“There you go, being logical again.”
Rhodes didn't recall having been logical before.
“Do you have any suspects?” Ruth asked.
“Sure. Everybody Colley ever knew.”
“That must be a pretty long list. What will you do about it?”
“Start narrowing it down,” Rhodes said.
 
 
Bud Turley's house was a few miles outside the Clearview city limits, about halfway to Obert, a small town that had long ago been home to a small college. The campus was now used for retreats
and a workshop for aspiring writers. Rhodes had been more involved with the last workshop there than he'd wanted to be, mainly because of a murder that had occurred.
Rhodes pulled his car into the graveled driveway behind Turley's Jeep. The house was old, and the paint was flaking off the sides. It was nearly ten o'clock. There were no lights on inside the house, but Rhodes could hear loud music, and there was light coming from somewhere in back.
Rhodes got out of the car and walked around the house. A big sheet-metal barn squatted there. Several cars and an old pickup were parked in the darkness, either repaired or waiting for someone to tinker with them. Rhodes walked past them without paying them much attention.
Turley's Jeep was parked near the wide doors in one end of the building. The doors were open, and the place was lit by fluorescent bulbs. The floor of the barn was hard-packed dirt, darkened in most places by stains made by oil and other automotive fluids.
Bud Turley was working on something under the hood of a rusty-fendered Oldsmobile. Rhodes didn't know how old the car was, but he didn't think Oldsmobiles were even being built anymore.
A country song from around 1975, something by Don Williams, played on a black plastic radio that sat on a workbench. The radio was almost lost in the litter of tools and oily rags that covered the top of the bench.
Because the music was turned up loud and because Turley had his head well up under the hood of the ancient Oldsmobile, he didn't see Rhodes come in. Rhodes waited until the song stopped playing and said, “Hey, Bud.”
Turley slipped out from under the hood. He held a spark-plug
wrench in his right hand, and there was a dark line of grease on his cheek.
“Hey, Sheriff,” he said. He gestured with the wrench. “You got some car trouble you need fixed?”
“Not that kind of trouble,” Rhodes said. “This kind can't be fixed. Not with a wrench or anything else.”
“Sounds bad,” Turley said.
He put the wrench down on the top of a red rolling tool cabinet that was nearby. Rhodes thought it must have come from a flea market, because it looked as if it had fallen down a flight of concrete stairs. Turley wiped his hands on a greasy rag he pulled from his back pocket. He wasn't wearing a cap, and the lights reflected from his shiny head.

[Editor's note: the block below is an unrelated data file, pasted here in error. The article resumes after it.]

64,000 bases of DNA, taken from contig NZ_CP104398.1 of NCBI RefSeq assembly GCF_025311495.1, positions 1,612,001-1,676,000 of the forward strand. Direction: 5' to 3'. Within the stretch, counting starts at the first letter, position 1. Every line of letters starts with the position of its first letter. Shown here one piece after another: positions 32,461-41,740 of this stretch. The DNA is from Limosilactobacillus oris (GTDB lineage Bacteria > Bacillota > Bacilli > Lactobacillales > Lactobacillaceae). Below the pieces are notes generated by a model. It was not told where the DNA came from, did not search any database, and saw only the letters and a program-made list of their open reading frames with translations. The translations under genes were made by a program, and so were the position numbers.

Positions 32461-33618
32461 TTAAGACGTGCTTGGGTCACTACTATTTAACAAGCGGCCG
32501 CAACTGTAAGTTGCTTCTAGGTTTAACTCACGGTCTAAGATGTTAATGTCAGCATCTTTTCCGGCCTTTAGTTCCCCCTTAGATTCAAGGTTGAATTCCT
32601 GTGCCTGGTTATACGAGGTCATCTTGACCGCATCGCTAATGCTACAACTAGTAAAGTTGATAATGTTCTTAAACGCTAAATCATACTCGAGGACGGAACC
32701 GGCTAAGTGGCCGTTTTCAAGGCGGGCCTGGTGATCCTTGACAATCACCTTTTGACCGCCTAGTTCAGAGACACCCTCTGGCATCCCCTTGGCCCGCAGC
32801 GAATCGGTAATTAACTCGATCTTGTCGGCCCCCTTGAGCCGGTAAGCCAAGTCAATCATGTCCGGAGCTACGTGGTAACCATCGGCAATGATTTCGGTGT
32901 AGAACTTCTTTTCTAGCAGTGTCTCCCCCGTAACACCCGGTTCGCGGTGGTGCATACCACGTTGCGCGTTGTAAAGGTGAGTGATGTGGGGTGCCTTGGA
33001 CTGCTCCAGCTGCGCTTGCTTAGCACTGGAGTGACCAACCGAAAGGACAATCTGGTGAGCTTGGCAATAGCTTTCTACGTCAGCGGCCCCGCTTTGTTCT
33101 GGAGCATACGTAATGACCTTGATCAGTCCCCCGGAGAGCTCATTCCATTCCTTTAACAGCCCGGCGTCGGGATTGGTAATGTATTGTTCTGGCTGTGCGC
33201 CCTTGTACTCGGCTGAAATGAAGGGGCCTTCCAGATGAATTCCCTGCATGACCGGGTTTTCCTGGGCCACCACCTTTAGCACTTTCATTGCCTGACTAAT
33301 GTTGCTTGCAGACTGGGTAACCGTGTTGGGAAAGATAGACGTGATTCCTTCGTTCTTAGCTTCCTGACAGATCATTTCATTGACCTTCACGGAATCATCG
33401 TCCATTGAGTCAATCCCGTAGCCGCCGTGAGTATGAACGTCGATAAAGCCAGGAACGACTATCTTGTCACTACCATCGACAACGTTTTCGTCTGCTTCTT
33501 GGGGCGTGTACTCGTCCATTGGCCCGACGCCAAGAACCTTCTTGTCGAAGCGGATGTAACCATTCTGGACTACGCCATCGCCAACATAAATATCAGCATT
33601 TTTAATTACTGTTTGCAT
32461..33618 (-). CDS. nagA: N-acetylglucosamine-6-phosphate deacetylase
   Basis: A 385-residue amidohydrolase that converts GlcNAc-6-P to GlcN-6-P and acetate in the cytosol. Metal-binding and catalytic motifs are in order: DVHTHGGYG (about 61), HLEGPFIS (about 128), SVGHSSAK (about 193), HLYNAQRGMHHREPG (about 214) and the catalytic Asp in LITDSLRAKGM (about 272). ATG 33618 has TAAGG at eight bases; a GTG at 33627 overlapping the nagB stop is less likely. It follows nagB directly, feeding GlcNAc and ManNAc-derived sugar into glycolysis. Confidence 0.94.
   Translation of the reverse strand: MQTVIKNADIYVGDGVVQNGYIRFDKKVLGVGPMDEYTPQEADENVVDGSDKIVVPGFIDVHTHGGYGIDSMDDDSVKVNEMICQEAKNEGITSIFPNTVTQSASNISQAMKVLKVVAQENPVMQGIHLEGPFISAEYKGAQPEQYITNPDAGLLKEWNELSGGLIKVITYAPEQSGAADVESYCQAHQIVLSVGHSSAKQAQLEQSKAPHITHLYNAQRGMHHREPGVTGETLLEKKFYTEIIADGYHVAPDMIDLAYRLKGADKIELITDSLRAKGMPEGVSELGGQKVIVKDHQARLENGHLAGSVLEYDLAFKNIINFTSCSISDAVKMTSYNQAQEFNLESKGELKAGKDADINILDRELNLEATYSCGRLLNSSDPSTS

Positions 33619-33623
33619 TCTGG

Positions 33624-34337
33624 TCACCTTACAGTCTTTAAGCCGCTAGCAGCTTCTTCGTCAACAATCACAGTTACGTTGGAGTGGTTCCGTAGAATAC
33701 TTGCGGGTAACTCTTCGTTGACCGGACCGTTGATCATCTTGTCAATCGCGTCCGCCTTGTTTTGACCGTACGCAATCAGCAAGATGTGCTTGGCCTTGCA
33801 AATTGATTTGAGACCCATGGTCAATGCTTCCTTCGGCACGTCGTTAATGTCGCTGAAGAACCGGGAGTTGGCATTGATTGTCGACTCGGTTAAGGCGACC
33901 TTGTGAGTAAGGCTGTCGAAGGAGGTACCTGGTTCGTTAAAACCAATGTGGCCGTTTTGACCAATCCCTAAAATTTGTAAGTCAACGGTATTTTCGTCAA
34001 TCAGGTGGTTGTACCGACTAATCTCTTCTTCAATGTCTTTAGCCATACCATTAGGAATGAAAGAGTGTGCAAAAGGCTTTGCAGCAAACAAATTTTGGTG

“You haven't lost that Bigfoot tooth I gave you, I hope,” he said.
“No, it's not that.” Rhodes had never found a good way to tell someone that a friend or family member was dead. “Somebody's killed Larry Colley.”
Turley didn't change expression. He kept right on wiping his hands. It was almost as if he hadn't heard. Finally he said, “That's not very funny, Sheriff.”
“It's not a joke,” Rhodes told him. “Someone found his body out in Big Woods late this afternoon.”
Turley stuck the rag back in his pocket and walked over to the workbench. On the radio Conway Twitty was singing now, something about a woman who wore tight-fitting jeans. Turley turned off the radio, and in the sudden silence Rhodes could hear the humming of the fluorescent light tubes. A wooden folding chair stood at one end of the workbench. Turley sat down in it and looked up at Rhodes.
“You sure it was Larry?” he said.
“I saw the body. I'm sure.”
“Larry was supposed to be here tonight, help me work on that Olds.” Turley shook his head. “I wondered why he didn't show up.”
“You'd been friends for a long time,” Rhodes said.
“Since junior high. We hunted arrowheads together all over this county before we started to look for Bigfoot. Larry was the only one who never laughed at me about that.” Turley shook his head. “He always claimed he was abducted by a UFO, but I never believed it.”
He pronounced UFO as a word: “you-fo.”
“Some people think you were a little jealous about that.”